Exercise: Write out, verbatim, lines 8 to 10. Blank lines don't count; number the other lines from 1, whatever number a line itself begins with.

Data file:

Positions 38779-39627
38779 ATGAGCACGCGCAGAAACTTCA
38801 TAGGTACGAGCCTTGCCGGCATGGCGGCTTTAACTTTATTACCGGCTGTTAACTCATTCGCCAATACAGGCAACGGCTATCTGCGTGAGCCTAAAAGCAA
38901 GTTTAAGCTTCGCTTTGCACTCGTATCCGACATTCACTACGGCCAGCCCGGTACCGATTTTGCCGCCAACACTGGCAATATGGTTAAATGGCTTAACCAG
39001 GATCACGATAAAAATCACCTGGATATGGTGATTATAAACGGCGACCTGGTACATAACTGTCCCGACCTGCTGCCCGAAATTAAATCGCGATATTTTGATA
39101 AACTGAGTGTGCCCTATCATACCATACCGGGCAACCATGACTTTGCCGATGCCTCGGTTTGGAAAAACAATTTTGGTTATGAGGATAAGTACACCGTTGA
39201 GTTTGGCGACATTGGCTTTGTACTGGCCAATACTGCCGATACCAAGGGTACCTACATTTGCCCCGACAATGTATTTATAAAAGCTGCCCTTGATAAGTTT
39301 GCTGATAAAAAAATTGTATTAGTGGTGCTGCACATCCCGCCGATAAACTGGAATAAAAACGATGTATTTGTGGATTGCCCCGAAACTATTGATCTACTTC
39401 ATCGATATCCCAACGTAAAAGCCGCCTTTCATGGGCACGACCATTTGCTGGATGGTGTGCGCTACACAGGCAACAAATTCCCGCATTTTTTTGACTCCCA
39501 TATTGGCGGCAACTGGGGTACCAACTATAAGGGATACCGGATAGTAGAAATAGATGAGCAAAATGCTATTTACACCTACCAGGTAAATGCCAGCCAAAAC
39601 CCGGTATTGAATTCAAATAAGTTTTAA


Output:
39301 GCTGATAAAAAAATTGTATTAGTGGTGCTGCACATCCCGCCGATAAACTGGAATAAAAACGATGTATTTGTGGATTGCCCCGAAACTATTGATCTACTTC
39401 ATCGATATCCCAACGTAAAAGCCGCCTTTCATGGGCACGACCATTTGCTGGATGGTGTGCGCTACACAGGCAACAAATTCCCGCATTTTTTTGACTCCCA
39501 TATTGGCGGCAACTGGGGTACCAACTATAAGGGATACCGGATAGTAGAAATAGATGAGCAAAATGCTATTTACACCTACCAGGTAAATGCCAGCCAAAAC